Secretary of State: Ga. presidential race results upheld in ballot recount

Secretary of State: Ga. presidential race results upheld in ballot recount
Secretary of State, Brad Raffensperger announced the runoffs will be combined. (Source: Secretary of State)

ATLANTA, Ga. (WALB) - Following a full manual recount of Georgia votes, Secretary of State Brad Raffensperger announced Thursday that the original outcome of the presidential race in the state was upheld.

Raffensperger announced the results of the Risk Limiting Audit of Georgia’s presidential contest, which upheld and reaffirmed the original outcome produced by the machine tally of votes cast, according to a press release from Raffensperger’s office.

Below is a copy of the Risk Limiting Audit Report from the Secretary of State’s Office:

Raffensperger said that due to the tight margin of the race and the principles of risk-limiting audits, this audit was a full manual tally of all votes cast.

The audit confirmed that the original machine count accurately portrayed the winner of the election.

“Georgia’s historic first statewide audit reaffirmed that the state’s new secure paper ballot voting system accurately counted and reported results,” said Raffensperger. “This is a credit to the hard work of our county and local elections officials who moved quickly to undertake and complete such a momentous task in a short period of time.”

“Georgia’s first statewide audit successfully confirmed the winner of the chosen contest and should give voters increased confidence in the results,” said Ben Adida, the executive director of VotingWorks. “We were proud to work with Georgia on this historic audit. The difference between the reported results and the full manual tally is well within the expected error rate of hand-counting ballots, and the audit was a success.”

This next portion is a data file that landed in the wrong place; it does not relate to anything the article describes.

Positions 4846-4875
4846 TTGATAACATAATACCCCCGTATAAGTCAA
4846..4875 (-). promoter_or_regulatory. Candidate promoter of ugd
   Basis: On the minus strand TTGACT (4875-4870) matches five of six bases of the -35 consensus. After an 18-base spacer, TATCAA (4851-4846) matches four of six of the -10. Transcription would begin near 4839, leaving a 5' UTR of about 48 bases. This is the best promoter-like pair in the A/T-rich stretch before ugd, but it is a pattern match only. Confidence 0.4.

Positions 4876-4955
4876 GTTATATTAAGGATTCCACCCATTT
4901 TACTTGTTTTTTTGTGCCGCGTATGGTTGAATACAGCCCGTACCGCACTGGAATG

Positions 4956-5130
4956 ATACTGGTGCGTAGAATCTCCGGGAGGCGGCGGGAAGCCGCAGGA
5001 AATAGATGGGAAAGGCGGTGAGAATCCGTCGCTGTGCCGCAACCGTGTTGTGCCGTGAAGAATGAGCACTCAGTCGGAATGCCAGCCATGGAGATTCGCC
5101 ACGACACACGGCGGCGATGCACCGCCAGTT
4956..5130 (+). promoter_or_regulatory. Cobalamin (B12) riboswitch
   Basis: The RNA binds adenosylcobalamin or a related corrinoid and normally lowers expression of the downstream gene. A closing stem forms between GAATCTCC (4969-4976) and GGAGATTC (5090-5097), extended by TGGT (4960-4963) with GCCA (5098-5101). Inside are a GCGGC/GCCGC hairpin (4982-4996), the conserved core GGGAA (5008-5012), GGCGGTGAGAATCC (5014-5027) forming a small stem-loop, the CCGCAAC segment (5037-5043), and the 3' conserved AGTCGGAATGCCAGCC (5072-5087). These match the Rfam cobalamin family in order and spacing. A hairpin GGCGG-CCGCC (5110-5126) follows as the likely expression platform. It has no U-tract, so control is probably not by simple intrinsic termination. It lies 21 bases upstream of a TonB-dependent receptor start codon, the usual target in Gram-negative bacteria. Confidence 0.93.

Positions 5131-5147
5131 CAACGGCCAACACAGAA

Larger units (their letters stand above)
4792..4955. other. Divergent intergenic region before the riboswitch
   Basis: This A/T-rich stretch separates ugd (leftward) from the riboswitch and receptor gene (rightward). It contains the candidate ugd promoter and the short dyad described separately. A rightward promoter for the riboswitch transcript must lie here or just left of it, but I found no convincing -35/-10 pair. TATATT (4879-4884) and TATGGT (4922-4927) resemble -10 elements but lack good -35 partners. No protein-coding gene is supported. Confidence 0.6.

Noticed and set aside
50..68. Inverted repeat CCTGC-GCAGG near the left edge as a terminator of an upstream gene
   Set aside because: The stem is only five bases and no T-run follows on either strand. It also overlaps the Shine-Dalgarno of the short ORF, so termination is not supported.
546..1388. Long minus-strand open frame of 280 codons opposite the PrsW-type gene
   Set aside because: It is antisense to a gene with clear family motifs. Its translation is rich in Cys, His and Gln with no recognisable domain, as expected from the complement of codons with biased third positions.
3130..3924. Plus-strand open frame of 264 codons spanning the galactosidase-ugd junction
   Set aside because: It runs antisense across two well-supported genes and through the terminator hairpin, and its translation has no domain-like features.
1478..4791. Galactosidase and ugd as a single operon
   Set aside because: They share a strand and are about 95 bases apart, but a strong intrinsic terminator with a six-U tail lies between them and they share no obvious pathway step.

The audit reaffirmed Joe Biden won the presidential race in the Peach State, beating out President Donald Trump, according to Raffensperger.


The audit process also led to counties catching making mistakes they made in their original count by not uploading all memory cards. Those counties uploaded the memory cards and re-certified their results, leading to increased accuracy in the results the state will certify.

The differential of the audit results from the original machine counted results is well within the expected margin of human error that occurs when hand-counting ballots. A 2012 study by Rice University and Clemson University found that “hand counting of votes in postelection audit or recount procedures can result in error rates of up to 2 percent.” In Georgia’s recount, the highest error rate in any county recount was .73%. Most counties found no change in their final tally. The majority of the remaining counties had changes of fewer than ten ballots.

Due to the fact that the margin is still less than 0.5 percent, Trump can request a recount following the certification of the results. That recount will be conducted by rescanning all paper ballots.

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